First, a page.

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FIRE SAFETY & DISASTER RECOVERY


Once the relevant permission is obtained to carry out fi re upgrades, such as Listed Building Consent (required for all types of works on a listed building which affect the structure’s unique fabric), it’s important to understand the intricacies of installing different types of fi re doors and screens.


Temporary fi re doors While temporary fi re doors are just that, they still require careful consideration of the surrounding building fabric. The most important thing to consider when installing these types of doors is the fi xing details. For example, we’ve developed a bespoke fi xing method which avoids having to create additional fi xing directly into the building fabric.


Historic fi re doors When upgrading existing historic fi re doors, avoid ironmongery that isn’t CE marked or fi re rated. Often, these doors have been poorly upgraded or maintained for a number of years, so they must be handled delicately. Depending on the severity of the damage, skilled conservation carpenters should be hired to carry out the work either on site, in a mobile workshop or in an offsite workshop environment.


Glazed fi re screens With the aid of a fi re consultancy team, glazed fi re screens can be secured to historic opening and door surrounds.


Comprehensive design and project testing is required for fi re screens before the system can be manufactured, and as every site is different, this can prove to be challenging at times.


Further, clients will sometimes change the specifi cation measures of the glazing, causing the glass to be extremely thick. This, in turn, requires the frame that is holding the glass in place to be made thicker as well, calling for new considerations to be made and additional labour.


New fi re doors When historic fi re doors cannot be repaired or upgraded, new doors will need to be installed. This can prove to be a challenge at times due to both expensive burn tests, if the door construction has not been tested, and costly development of spindle moulds to replicate the details of the original doors.


Finally, with any type of fi re safety upgrade, stakeholder liaison and adequate access to the space is key. The project team needs to make sure its workers are set up in a manner which enables fl exibility and allows the client to maintain normal building function and operation. This is especially important if the site experiences consistent heavy footfall, such as a government building, place of worship, department store or tourist attraction.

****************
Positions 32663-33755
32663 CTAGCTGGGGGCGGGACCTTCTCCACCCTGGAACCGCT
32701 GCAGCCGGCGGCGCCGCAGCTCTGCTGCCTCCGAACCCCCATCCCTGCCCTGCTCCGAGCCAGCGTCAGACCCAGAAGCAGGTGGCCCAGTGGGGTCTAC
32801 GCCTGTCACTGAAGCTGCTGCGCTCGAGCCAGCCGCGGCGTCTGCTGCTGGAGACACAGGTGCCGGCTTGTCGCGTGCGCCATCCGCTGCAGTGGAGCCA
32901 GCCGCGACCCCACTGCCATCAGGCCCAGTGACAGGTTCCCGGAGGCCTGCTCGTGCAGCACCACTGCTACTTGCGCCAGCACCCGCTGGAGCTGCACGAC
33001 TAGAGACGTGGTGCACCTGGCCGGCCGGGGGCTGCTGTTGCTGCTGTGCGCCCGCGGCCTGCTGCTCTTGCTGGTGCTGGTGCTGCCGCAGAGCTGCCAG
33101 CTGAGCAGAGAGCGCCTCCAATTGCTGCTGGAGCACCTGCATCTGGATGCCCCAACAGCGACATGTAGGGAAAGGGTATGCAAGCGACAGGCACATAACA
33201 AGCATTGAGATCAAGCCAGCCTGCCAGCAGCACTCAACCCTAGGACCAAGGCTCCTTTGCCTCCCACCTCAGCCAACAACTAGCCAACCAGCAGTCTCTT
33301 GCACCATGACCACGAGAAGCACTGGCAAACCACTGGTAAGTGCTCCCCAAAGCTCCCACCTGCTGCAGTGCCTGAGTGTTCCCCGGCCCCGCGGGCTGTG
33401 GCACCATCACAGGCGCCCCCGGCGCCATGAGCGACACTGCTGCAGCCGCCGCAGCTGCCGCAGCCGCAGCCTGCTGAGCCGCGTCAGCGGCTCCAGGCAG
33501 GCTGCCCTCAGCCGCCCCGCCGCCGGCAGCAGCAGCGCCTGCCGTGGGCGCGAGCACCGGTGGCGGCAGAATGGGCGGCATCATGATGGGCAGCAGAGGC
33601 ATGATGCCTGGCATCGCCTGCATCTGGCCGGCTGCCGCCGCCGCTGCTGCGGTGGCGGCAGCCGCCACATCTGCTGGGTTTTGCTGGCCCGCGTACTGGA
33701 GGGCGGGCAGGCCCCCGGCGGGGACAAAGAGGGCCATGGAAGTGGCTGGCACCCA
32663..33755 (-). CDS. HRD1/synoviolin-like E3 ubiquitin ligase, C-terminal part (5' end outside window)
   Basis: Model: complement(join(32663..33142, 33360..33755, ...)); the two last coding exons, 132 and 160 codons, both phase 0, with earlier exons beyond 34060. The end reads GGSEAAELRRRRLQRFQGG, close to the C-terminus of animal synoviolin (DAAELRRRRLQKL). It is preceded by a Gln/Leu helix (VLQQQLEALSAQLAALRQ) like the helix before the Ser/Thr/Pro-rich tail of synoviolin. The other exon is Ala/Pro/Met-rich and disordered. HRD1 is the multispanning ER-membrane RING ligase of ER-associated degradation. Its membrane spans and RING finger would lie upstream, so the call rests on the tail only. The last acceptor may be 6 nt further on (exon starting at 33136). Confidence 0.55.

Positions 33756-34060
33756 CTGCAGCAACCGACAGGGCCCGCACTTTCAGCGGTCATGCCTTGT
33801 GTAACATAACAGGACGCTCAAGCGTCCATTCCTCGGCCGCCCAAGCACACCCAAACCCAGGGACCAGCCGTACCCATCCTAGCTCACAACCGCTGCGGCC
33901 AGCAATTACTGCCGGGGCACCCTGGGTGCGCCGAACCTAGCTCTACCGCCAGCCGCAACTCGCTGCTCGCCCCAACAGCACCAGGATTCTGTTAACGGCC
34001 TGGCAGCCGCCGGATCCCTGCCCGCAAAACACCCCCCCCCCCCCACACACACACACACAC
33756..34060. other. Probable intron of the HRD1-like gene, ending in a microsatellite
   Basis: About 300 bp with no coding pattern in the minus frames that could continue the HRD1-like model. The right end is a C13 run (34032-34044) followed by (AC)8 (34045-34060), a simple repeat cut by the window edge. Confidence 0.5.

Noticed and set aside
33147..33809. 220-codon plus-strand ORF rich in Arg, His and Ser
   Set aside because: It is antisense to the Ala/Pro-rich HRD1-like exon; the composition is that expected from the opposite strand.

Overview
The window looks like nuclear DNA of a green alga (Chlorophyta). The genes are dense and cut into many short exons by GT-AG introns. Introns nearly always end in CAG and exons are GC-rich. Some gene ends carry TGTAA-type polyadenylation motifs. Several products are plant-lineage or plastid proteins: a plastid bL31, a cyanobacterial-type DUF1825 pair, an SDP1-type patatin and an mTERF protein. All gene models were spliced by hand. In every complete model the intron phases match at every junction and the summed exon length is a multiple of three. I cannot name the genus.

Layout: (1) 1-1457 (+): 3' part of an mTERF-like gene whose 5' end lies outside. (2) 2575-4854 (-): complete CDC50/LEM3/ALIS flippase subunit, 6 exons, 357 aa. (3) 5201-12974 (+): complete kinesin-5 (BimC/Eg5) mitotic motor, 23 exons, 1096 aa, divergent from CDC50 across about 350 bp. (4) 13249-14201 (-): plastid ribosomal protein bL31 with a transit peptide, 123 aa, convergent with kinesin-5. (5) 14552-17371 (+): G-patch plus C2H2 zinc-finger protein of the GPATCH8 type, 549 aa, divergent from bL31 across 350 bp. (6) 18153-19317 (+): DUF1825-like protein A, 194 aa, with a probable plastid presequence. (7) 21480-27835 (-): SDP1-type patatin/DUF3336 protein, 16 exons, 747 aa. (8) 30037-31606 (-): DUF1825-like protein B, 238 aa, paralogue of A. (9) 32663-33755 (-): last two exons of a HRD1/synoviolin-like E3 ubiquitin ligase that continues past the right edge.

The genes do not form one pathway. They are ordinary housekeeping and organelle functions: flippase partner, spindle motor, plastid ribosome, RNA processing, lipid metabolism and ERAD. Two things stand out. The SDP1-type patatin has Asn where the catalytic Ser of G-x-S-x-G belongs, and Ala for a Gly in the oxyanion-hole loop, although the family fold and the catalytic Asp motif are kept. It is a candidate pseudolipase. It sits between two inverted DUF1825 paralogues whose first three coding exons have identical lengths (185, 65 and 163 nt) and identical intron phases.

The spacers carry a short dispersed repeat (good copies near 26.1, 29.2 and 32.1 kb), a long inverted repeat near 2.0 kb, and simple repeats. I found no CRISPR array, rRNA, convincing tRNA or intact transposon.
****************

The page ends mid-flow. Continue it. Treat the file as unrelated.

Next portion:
Taking necessary measures There are a range of measures, in addition to the installation of fi re doors, which must be taken in order to reduce the risk of fi re.


These include the development and implementation of a robust fi re strategy, taking the building’s current use


50 | TOMORROW’S FM twitter.com/TomorrowsFM


into account, and carrying out ‘hot’ works away from the building when possible. They also involve building occupiers maintaining regular testing and improvement works, and employing competent contractors who have well-developed systems in place to plan, monitor and manage the fi re safety work.


“It’s essential the correct


tools and knowledge are applied when improving


the fi re safety features of a historic building, otherwise the fabric can be left in an even weaker state than it was originally in.”


It can be done Fire safety repairs may seem like a daunting task, especially when conducted in older buildings. However, these buildings are where fi res are most easily started and quickly spread, which means it’s essential the proper precautions are taken to minimise this risk.


Fireproofi ng a historic building is by no means a simple process. But with the right team and expertise, fi res can be avoided, and history can be preserved for both current and future generations to appreciate and enjoy.


www.dbrlimited.com/


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